Reading & Literacy Letter to the Editor

Literacy Is a Civil Right

July 17, 2018 1 min read

To the Editor:

I read with interest the article in Education Week where the court ruled in Gary B. v. Snyder that the U.S. Constitution does not guarantee literacy (Curriculum Matters blog, edweek.org, July 2, 2018). I am the founder of Right to Read-Maryland, a coalition of educators and organizations who have the common goal of improving teacher preparation as it specifically relates to reading skills acquisition for all. We believe that literacy is a civil right.

Our Declaration of Independence guaranteed the right to “life, liberty, and the pursuit of happiness.” In 1776, the common meaning of happiness was prosperity, thriving, and well-being. According to Aristotle, happiness is the final end, how well you have lived up to your potential as a human being. If we accept these definitions of “happiness,” we can argue that literacy is a right because without being able to read, one cannot thrive or reach one’s potential in life.

There is a crisis in literacy in the United States, as evidenced by scores on the National Assessment of Educational Progress. In 2000, the National Reading Panel recommended practices for effective reading instruction after the completion of over 100,000 research studies. The fact that many of our institutions of higher education are still not teaching this information with fidelity is outrageous.

Every state should require a rigorous test of evidence-based foundations of reading as a requirement for certification of all elementary teachers reading specialists, and special education teachers. We need to awaken our citizens to the need for meaningful action, which is long overdue.

Barbara Donick


Right to Read-Maryland

Baltimore, Md.

A version of this article appeared in the July 18, 2018 edition of Education Week as Literacy Is a Civil Right


This content is provided by our sponsor. It is not written by and does not necessarily reflect the views of Education Week's editorial staff.
Classroom Technology Webinar
Educator-Driven EdTech Design: Help Shape the Future of Classroom Technology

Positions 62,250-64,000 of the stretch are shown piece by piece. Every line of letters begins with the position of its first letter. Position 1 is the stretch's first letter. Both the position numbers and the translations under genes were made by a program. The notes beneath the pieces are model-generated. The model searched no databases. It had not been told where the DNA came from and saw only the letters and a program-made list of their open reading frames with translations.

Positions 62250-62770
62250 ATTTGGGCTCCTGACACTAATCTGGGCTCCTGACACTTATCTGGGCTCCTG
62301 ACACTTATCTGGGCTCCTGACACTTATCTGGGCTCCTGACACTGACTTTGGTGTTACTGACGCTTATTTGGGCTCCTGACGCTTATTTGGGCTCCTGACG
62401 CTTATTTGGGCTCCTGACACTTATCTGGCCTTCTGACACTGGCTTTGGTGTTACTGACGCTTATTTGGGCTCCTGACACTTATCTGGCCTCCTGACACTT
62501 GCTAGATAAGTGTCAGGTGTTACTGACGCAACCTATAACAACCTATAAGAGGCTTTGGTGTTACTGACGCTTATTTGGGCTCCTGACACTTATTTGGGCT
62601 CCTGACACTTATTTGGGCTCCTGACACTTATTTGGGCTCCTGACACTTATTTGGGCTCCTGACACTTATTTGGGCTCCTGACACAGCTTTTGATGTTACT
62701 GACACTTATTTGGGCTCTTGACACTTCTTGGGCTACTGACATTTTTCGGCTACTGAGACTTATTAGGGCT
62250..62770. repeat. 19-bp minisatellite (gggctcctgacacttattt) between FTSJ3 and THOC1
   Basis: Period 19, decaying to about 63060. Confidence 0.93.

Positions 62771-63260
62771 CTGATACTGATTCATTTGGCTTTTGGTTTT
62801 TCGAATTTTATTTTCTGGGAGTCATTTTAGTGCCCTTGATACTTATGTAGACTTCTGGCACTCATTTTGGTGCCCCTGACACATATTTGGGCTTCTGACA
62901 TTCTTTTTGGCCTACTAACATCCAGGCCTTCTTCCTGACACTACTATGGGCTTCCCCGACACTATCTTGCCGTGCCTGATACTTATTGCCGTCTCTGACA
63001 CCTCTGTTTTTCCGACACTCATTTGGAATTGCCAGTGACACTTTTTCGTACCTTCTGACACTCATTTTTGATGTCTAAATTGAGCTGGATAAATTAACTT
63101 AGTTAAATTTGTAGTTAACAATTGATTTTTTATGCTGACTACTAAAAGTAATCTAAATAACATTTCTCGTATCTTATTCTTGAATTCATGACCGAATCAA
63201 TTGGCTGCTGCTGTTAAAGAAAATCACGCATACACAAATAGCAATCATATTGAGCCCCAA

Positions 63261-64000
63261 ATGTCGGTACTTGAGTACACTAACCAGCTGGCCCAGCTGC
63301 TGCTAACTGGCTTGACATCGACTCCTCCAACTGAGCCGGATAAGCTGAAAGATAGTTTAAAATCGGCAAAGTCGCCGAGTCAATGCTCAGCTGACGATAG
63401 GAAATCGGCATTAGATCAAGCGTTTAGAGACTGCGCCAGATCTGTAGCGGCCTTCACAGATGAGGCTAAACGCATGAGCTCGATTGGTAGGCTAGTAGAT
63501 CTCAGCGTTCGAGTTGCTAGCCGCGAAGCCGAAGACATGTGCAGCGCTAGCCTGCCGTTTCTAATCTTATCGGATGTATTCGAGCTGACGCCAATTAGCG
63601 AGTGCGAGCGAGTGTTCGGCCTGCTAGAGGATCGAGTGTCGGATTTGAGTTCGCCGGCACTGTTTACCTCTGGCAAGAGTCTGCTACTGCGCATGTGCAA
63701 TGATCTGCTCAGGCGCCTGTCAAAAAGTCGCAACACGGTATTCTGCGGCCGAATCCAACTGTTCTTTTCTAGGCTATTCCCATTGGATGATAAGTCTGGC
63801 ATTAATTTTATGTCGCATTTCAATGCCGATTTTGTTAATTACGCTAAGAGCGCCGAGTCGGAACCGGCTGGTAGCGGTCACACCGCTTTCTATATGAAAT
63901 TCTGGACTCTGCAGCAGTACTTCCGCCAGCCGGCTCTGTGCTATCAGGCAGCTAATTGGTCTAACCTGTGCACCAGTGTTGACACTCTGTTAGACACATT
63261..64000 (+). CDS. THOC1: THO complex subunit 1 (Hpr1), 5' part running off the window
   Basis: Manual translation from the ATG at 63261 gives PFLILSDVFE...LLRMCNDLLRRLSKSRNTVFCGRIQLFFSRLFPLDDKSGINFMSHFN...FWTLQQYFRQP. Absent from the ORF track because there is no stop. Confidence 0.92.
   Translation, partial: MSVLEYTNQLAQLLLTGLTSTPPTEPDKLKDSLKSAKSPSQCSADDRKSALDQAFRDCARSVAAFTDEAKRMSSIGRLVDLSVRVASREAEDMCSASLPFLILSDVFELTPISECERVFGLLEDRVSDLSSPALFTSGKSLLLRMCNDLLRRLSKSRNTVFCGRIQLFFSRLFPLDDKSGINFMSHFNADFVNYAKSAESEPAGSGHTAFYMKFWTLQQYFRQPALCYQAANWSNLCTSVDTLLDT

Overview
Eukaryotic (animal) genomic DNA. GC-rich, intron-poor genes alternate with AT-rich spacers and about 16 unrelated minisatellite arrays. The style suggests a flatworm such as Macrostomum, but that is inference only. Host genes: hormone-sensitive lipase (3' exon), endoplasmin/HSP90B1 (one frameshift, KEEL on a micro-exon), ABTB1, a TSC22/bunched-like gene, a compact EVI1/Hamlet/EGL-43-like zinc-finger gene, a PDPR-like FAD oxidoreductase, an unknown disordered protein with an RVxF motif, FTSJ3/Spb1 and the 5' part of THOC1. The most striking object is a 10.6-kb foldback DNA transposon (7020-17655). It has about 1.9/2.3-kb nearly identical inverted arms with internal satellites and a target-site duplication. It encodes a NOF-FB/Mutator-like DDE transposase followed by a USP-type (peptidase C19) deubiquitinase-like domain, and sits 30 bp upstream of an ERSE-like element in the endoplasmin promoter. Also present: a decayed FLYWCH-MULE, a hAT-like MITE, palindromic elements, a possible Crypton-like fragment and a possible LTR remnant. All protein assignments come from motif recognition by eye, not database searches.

Join us for a collaborative workshop where you will get a live demo of GoGuardian Teacher, including seamless new integrations with Google Classroom, and participate in an interactive design exercise building a feature based on
Content provided by GoGuardian
School & District Management Live Online Discussion A Seat at the Table With Education Week: What Did We Learn About Schooling Models This Year?
After a year of living with the pandemic, what schooling models might we turn to as we look ahead to improve the student learning experience? Could year-round schooling be one of them? What about online
School & District Management Webinar What's Ahead for Hybrid Learning: Putting Best Practices in Motion
It’s safe to say hybrid learning—a mix of in-person and remote instruction that evolved quickly during the pandemic—is probably here to stay in K-12 education to some extent. That is the case even though increasing

EdWeek Top School Jobs

Teacher Jobs
Search over ten thousand teaching jobs nationwide — elementary, middle, high school and more.
View Jobs
Principal Jobs
Find hundreds of jobs for principals, assistant principals, and other school leadership roles.
View Jobs
Administrator Jobs
Over a thousand district-level jobs: superintendents, directors, more.
View Jobs
Support Staff Jobs
Search thousands of jobs, from paraprofessionals to counselors and more.
View Jobs

Read Next

This content is provided by our sponsor. It is not written by and does not necessarily reflect the views of Education Week's editorial staff.
Reading & Literacy Whitepaper
Dr. Louisa Moats on Why Literacy PD Is Essential
In the white paper, Literacy PD: 10 Reasons Why It’s Essential, renowned literacy expert and author of LETRS® (Language Essentials for Te...
Content provided by Voyager Sopris Learning
Reading & Literacy Most States Fail to Measure Teachers' Knowledge of the 'Science of Reading,' Report Says
The majority of states don’t evaluate whether prospective teachers know how to teach reading effectively, a new analysis finds.
6 min read
Image shows two children ages 5 to 7 years old and a teacher, an African-American woman, holding a digital tablet up, showing it to the girl sitting next to her. They are all wearing masks, back to school during the COVID-19 pandemic, trying to prevent the spread of coronavirus.
Reading & Literacy Opinion The Coming Literacy Crisis: There’s No Going Back to School as We Knew It
Many schools failed to properly teach reading long before the pandemic, write Comer Yates, Renée Boynton-Jarrett, and Maryanne Wolf.
Comer Yates, Renée Boynton-Jarrett & Maryanne Wolf
4 min read
Illustration shows boy of color holding a cage with floating star dust escaping from the cage into the open night sky.
iStock/Getty Images Plus
This content is provided by our sponsor. It is not written by and does not necessarily reflect the views of Education Week's editorial staff.
Reading & Literacy Sponsor
How have students’ reading habits changed due to the COVID-19 pandemic?
Without a doubt, the average classroom looks more different now than ever before. With schools and districts across the nation engaging in a mix of remote, hybrid, and in-person learning, getting books into the hands of students can be difficult.
Content provided by Renaissance Learning